Our Dreams At Dusk: Shimanami Tasogare
Tasuku Kaname, after being caught watching gay porn and called a “homo” at school, is moments away from taking his life when he sees a person, Someone-san, leap out a window. When he races to see if they're okay he meets a collective group of individuals at the Drop-in Center who are part of LGBTQ collective and Tasuku starts his journey toward facing who he is, acceptance, and peace.
The most beautiful part of this four volume series, aside from the impressive artwork when depicting emotional states, is it doesn't give you terms set in stone for categories. It recognizes and understands the fluidity and avoids rigid definitions that, while some may feel overjoyed they fit into, could leave others confused when they learn they are not wholly in any category. This series is at once for LGBTQ+ teens and also open to everyone because of shared or similar experiences. Written by Yuhki Kamatani, who is themselves nonbinary, it feels both timely and overdue to have a series that embraces and shines on LGBTQ+, a group commonly overlooked in justice and equality rights in many countries if not outright targeted for violence and hate.
It mixes artistic elements that are fantastical to encapsulate the emotions the characters, particularly Tasuku, experience without diminishing the reality of the moment. You feel that fracture when you're unsure how to respond to microaggressive or anti-LGBTQ attacks. But it's not all pain for these characters because they have found a place to be.
Tasuku Kaname begins his journey not only afraid of who he is and how others see him, but he emits a self-loathing that is sadly common when people are made to feel as though they are a freak or oddity. We see him time and again fall back on hurtful words when he talks about himself - in volume 1 he tells his friends he's not a “homo” because that's “disgusting”, to volume 2 where his assumptions on what equates with being gay are constantly challenged by Misora. Misora, as well as the others, is part of Tasuku's journey and growth but also suffers under Tasuku's initial assumptions, questions and interference. Tasuku, like many, fail to realize there is an entire spectrum of sexuality and gender. Some of us have no gender or don't conform to traditional gender labels.
So Misora dressing as a girl does not mean they are a girl. Misora is the only one who knows who Misora is and Misora is ultimately let down by Tasuku when someone touches Misora in a crowd, Tasuku's response of “it's because you're so cute” blames people wearing girl's clothes and their attractiveness as fault for what is truthfully a violation and assault. His behavior halts Misora's journey, which is never resolved but then journeys aren't meant to always end, particularly life journeys. By the end Tasuku is honest with both himself and Tsubaki, Tasuku's crush, and that honesty in turn helps Tsubaki to begin his own journey of acceptance and peace. No one has found peace for their entire lives but they are at different stages.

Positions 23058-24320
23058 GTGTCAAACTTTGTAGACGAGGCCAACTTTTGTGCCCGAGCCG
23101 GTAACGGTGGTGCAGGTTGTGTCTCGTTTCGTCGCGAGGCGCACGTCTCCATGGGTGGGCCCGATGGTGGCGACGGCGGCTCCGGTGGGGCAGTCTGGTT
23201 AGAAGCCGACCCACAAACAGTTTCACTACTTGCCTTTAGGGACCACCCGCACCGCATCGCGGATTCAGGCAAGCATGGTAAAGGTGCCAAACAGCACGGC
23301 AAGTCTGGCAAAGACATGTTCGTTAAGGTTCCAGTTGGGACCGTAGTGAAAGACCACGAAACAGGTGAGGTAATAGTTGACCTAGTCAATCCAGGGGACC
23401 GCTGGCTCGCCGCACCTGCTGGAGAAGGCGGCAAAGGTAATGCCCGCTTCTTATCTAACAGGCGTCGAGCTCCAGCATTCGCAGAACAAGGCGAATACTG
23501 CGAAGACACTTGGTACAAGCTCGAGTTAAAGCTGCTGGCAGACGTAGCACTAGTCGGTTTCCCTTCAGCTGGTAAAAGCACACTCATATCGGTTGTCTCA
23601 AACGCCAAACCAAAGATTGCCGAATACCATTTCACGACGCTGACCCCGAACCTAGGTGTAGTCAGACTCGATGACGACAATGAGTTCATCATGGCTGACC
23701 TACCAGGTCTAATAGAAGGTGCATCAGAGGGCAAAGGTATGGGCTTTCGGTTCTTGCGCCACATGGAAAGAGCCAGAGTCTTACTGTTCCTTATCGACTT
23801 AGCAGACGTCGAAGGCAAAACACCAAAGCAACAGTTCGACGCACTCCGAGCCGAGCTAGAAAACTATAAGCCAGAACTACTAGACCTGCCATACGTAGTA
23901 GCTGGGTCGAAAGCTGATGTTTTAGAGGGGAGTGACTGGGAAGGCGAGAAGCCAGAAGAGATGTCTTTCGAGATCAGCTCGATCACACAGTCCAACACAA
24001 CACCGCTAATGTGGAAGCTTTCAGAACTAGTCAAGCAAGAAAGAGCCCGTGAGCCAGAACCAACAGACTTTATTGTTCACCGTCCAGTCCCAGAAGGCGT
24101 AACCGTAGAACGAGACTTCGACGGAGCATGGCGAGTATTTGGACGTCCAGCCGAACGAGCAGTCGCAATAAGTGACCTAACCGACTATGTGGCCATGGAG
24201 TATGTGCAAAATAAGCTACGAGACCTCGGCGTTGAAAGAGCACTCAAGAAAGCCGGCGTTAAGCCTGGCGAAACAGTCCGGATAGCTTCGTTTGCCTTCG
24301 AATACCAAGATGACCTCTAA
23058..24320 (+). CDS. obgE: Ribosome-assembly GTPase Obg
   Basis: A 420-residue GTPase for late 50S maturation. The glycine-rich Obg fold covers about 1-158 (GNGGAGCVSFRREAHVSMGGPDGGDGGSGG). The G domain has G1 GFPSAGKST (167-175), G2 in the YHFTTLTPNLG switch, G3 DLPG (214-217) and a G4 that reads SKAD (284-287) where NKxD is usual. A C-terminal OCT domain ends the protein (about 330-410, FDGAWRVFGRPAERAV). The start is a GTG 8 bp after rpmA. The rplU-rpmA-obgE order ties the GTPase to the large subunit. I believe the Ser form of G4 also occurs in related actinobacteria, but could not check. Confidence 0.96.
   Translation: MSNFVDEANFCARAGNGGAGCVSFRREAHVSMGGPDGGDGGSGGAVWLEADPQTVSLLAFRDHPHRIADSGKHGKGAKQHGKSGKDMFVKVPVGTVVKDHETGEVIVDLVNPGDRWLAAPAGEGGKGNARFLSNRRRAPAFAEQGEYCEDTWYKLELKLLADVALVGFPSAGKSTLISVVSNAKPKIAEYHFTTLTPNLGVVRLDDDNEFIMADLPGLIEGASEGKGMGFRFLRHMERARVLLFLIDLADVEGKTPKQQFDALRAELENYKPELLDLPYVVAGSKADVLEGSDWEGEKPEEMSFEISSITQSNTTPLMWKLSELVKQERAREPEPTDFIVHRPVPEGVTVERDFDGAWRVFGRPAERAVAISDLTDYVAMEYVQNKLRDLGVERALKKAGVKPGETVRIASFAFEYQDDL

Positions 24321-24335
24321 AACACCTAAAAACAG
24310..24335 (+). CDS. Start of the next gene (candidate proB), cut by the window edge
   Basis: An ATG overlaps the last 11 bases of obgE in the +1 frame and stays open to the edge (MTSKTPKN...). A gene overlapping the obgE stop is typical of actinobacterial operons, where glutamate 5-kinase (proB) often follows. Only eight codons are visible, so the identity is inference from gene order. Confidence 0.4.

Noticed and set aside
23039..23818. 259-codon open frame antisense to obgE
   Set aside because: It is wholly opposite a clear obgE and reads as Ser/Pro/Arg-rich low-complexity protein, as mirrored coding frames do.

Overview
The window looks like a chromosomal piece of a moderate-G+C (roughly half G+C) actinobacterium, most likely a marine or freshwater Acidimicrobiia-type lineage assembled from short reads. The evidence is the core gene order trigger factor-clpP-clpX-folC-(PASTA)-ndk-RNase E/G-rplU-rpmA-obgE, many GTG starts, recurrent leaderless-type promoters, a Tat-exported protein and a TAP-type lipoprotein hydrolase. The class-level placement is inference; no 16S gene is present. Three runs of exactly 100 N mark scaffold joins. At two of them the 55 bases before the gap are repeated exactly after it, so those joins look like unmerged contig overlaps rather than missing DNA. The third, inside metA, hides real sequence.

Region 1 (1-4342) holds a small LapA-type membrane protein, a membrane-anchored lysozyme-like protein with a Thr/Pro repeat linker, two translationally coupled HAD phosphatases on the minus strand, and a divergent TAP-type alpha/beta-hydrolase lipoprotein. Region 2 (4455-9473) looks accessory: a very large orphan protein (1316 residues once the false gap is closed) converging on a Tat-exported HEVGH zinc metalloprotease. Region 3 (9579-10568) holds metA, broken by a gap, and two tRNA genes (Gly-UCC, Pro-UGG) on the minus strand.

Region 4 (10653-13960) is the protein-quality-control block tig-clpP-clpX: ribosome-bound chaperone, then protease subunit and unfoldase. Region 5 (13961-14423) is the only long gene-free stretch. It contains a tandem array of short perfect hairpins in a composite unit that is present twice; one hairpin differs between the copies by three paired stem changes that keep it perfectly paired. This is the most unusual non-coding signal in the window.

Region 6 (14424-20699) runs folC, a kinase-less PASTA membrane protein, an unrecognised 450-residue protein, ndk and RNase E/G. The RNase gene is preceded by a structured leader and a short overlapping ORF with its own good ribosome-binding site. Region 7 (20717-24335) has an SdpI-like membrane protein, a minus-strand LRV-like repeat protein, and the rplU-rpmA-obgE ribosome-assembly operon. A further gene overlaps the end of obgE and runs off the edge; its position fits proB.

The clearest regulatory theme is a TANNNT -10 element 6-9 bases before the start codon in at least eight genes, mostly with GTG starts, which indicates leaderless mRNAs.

Daichi and Saki are two women who love each other, and though Tasuku is initially envious of their relationship he quickly realizes just because people at the center are living carefree there, does not mean they are living carefree in the world. Saki's family does not know that she is in love with a woman and prefers their relationship to remain private, though she does eventually tell her family because she was outed and because she and Daichi are having a wedding.
It's not only about whether or not we are forced to hide, but whether we are forced to share as seen by Utsumi who's high school friend, Oyama, keeps pushing him to discuss and talk about the fact that he “bec[a]me a boy” without ever stopping to question why that's wrong. Do we ask cis-gender people to explain and help us understand why they identify with the gender they were labeled at birth? If a cis-gender woman likes cis-gender men do we ask her to justify her desire for men constantly? This push for us to explain ourselves comes from a place of entitlement and existing as the default. It's assumed that a cis woman liking a cis man is “natural”...but any deviation and suddenly there must be explanations and understanding.
The issue isn't who we are, but the labels and categories society insists we live our lives in. Some men are in fact trans women and wear women's clothes; however, not every person who wears clothing that society deems for the opposite gender is trans. A person can just like the clothes because they're beautiful, because they want to feel cute or dashing or attractive. Nonbinary people wear a variety of clothing and it does not mean they are a man or woman.
The variety of ages and LGBTQ represented here doesn't end with the youth. The elderly man at the center, Tchaiko (a stan of Tchaikovsky), has lived a full life with the love of his life Agawa Seichiro who is dying of cancer. But even here it's not all beauty and openness, as Tchaiko always leaves the hospital when Seichiro's son comes for a visit. There is no relationship or issue that is necessarily fully resolved because people who are not LGBTQ, and those unable to come to terms with who they are, continue to cause harm. But the people at the center: Tasuku, Daichi, Saki, Tchaiko, Misora, Tsubaki and even Someone are all finding moments of peace and acceptance. Understanding is important but it should not be a precursor to being allowed to exist or accepted. We don't always need understanding and acceptance for who we are. Sometimes we just want peace, and that's what this manga explores, a search for inner peace.
Our Dreams at Dusk will glide you through all the emotions, pain, seething rage, love and hope. And that journey does not end with the last lovely page of the manga...it lives on...with us.
Overall : B+
Story : B+
Art : B-
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